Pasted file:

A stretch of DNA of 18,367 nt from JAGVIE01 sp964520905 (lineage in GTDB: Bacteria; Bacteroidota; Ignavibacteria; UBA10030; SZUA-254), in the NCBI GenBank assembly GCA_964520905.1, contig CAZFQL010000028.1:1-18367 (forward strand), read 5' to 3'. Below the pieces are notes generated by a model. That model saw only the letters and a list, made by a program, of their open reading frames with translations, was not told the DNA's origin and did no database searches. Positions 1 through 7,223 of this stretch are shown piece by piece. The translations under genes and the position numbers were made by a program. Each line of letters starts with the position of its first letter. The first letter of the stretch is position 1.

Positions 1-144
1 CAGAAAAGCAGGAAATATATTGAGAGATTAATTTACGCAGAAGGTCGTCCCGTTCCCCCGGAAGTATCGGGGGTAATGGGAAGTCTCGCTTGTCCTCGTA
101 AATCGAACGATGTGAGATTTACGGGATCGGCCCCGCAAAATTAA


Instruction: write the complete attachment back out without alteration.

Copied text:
A stretch of DNA of 18,367 nt from JAGVIE01 sp964520905 (lineage in GTDB: Bacteria; Bacteroidota; Ignavibacteria; UBA10030; SZUA-254), in the NCBI GenBank assembly GCA_964520905.1, contig CAZFQL010000028.1:1-18367 (forward strand), read 5' to 3'. Below the pieces are notes generated by a model. That model saw only the letters and a list, made by a program, of their open reading frames with translations, was not told the DNA's origin and did no database searches. Positions 1 through 7,223 of this stretch are shown piece by piece. The translations under genes and the position numbers were made by a program. Each line of letters starts with the position of its first letter. The first letter of the stretch is position 1.

Positions 1-144
1 CAGAAAAGCAGGAAATATATTGAGAGATTAATTTACGCAGAAGGTCGTCCCGTTCCCCCGGAAGTATCGGGGGTAATGGGAAGTCTCGCTTGTCCTCGTA
101 AATCGAACGATGTGAGATTTACGGGATCGGCCCCGCAAAATTAA